In Memoriam: Kent Kirby
Kent Kirby, an Alma College faculty member from 1962 until his retirement in 1990 as chair of the Art and Design Department, was a prolific and talented artist who served as a mentor to many artists of considerable talent, many of whom become established and well known in the art world.
The Charles A. Dana Professor Emeritus of Art and Design, Kirby died June 7, 2005, at Gratiot Community Hospital in Alma after a long illness.
During his time at Alma, Kirby established the degree programs and the plan for the Clack Art Center. He also founded the Alma College Statewide Print Competition, a premier juried print show open to Michigan artists and showcasing some of the finest talent in the state. As a memorial to him, the College renamed the top award in the competition the Kent Kirby Memorial Purchase Award.
His gentle, fun-loving nature combined with his love and knowledge of art was a tremendous attraction to potential students.
Printmaker Michael Barnes '91, associate professor in the Northern Illinois University School of Art, feels Kirby was responsible for guiding him to pursue a career in art and teaching.
“One moment I have always recalled clearly was when Kent walked past the printmaking studio one morning while I was working on a silkscreen project,” recalls Barnes. “He looked in and said something to the effect of ‘I hate to tell you this, but I think you are destined to be a printmaker.’ Together with Kent’s influence as a teacher and an exemplary role model through his career as an internationally renowned print/photo artist, he inspired me to further my studies at the graduate level and always strive to push myself as an artist.”
Contemporary artist Lynda Lowe ‘75 received a warm reception from Kirby when she was considering transferring from a large state university because she was disappointed in the lack of personal attention.
“This seemingly insignificant little Kent Kirby encounter ended up having a huge impact on my life’s direction,” Lowe says. “Kent was consistently thoughtful throughout my three years of study. He followed through on really mentoring and challenging me as an artist. He and Ed Jacomo encouraged all of our little band of art majors to perform to our best abilities, granted us skills to begin the journey, and sent us off with an abiding passion for art making. Even while working late nights and entering critique sessions we had a lot of fun, something not to be underestimated as I came to appreciate much more later on.”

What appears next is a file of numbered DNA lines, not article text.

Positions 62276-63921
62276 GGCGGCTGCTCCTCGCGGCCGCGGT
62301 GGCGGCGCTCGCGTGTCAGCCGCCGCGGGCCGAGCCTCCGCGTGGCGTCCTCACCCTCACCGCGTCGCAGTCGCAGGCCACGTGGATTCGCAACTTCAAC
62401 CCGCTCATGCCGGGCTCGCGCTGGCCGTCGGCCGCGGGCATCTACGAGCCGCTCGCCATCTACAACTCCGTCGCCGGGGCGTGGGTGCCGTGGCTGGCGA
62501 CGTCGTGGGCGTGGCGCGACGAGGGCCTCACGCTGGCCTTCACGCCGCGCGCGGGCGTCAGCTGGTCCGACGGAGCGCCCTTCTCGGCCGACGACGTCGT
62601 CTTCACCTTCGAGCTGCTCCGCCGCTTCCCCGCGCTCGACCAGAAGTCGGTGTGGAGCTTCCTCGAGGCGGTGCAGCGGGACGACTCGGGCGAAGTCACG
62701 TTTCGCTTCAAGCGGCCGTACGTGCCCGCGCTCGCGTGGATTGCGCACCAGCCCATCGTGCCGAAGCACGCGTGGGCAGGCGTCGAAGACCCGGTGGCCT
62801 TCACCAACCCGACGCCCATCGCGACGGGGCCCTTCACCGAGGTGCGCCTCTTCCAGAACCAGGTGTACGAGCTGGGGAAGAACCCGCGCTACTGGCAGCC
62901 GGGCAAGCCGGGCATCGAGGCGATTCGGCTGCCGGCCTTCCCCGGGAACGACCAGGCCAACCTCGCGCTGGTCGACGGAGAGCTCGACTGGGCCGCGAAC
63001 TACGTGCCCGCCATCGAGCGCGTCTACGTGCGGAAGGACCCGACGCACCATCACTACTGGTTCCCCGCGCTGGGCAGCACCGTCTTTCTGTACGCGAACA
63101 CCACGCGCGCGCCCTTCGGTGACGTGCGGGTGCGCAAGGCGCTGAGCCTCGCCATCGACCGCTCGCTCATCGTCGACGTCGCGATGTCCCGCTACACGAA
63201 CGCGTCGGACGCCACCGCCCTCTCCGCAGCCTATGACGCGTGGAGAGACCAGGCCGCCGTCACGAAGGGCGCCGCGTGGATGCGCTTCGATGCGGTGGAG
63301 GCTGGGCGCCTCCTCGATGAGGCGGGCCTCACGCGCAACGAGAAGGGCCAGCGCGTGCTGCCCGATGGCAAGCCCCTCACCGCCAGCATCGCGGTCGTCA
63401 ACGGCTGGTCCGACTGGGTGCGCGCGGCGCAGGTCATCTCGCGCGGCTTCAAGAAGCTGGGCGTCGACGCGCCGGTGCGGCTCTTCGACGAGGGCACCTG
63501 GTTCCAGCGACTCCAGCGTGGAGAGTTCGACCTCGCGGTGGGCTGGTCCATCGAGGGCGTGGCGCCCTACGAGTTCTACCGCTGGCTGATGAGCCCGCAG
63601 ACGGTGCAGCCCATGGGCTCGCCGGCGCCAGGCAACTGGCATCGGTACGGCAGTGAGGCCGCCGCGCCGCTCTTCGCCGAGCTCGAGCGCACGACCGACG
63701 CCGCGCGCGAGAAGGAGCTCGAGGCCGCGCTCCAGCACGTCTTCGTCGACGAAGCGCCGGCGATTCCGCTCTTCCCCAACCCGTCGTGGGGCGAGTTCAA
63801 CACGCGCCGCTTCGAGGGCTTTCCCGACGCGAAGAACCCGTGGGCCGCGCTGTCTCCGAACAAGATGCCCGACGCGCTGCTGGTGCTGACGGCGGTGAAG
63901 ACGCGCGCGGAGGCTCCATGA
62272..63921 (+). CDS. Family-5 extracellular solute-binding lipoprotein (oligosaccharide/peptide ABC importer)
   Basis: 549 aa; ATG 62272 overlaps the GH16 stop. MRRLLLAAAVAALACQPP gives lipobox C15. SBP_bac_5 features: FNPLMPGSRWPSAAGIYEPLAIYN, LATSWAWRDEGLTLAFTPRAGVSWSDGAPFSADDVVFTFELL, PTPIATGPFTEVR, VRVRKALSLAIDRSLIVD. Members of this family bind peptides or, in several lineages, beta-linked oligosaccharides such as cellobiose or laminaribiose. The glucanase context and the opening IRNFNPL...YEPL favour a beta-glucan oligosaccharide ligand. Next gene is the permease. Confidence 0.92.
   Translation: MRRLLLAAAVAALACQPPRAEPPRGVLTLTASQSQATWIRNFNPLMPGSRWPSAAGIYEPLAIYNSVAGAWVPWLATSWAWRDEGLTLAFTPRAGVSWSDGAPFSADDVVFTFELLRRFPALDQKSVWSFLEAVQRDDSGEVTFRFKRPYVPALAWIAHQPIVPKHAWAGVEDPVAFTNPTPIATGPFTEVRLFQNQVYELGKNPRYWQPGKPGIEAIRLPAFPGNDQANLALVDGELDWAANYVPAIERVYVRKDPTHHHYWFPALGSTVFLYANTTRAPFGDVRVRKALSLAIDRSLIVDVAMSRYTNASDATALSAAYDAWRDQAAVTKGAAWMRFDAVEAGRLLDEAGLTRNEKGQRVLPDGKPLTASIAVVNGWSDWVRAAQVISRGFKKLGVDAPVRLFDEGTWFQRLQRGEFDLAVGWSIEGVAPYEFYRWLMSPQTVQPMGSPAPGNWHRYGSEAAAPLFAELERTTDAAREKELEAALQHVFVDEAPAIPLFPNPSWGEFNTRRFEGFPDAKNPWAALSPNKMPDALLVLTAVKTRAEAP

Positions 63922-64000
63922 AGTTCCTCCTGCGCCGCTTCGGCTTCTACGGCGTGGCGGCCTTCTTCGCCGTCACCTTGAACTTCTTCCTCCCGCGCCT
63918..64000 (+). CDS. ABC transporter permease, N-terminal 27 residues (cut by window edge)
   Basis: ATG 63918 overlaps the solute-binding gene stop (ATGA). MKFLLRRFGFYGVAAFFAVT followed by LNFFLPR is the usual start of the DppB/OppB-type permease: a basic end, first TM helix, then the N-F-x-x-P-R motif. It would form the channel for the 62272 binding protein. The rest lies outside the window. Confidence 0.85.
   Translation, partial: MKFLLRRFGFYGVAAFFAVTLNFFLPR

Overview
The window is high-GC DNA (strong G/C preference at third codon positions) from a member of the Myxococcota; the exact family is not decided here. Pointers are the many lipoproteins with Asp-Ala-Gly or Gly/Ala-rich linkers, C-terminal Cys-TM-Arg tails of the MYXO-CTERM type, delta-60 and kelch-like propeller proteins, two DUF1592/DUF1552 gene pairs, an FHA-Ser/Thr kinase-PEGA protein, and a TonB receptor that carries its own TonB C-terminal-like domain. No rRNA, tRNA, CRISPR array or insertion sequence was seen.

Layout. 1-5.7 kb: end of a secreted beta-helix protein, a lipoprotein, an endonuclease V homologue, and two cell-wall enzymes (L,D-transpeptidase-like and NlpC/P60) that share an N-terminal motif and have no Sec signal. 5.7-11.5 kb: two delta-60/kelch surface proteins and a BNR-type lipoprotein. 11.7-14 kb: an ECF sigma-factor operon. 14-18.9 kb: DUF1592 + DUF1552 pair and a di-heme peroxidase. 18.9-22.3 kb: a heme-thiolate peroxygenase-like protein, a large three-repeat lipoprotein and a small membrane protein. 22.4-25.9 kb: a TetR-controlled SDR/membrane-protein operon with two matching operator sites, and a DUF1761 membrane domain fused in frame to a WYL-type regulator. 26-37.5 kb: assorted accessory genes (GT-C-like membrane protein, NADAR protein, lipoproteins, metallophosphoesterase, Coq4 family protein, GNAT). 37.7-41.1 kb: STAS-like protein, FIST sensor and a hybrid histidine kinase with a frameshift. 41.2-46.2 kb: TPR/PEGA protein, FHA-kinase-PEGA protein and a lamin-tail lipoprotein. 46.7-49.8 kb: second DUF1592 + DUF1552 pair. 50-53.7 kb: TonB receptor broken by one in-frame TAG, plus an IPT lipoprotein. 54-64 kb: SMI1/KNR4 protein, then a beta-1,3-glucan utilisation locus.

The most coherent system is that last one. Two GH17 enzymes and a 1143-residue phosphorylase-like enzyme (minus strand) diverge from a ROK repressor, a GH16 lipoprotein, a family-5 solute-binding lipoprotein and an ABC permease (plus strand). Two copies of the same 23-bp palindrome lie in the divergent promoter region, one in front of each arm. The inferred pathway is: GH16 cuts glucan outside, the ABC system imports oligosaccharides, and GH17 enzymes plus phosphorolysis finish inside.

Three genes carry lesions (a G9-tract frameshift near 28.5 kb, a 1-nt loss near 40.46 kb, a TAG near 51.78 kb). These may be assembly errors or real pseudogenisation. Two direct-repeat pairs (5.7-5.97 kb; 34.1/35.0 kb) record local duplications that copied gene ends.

In 1974, assisted by grants from the National Endowment for the Arts and the Michigan Council for the Arts, Kirby founded Light-print Press, “a private fine art press to print, publish and research the collotype printing process.” The press continues to serve as a resource for a small but international community of photographers and printmakers.
In addition to printing his own and other’s works, he compiled the results of his research in a book, Studio Collotype: Continuous Tone Printing for the Printmaker and Photographer (Heliochrome Press, Dalton, Mass., 1988). In 1988, he assisted Helena Wright, curator of graphic arts, in curating “Imperishable Beauty,” the first historical survey of collotype printing by a major American museum at the National Museum of American History, Washington, D.C.
Governor George Romney appointed Kirby to the first Michigan Council for the Arts, and he served 20 years on various panels and committees of the organization. He frequently juried exhibitions and presented workshops and lectures around the country.
Since 1960, his work was shown in more than 150 juried and invitational exhibitions, and he won numerous awards. His art is included in the permanent collections of major museums and private collections, most notably the Detroit Institute of Art, the Metropolitan Museum of Art, the Chicago Art Institute and the British Museum.
Memorial contributions may be made to the Alma College Statewide Print Competition or the Seville Township Library.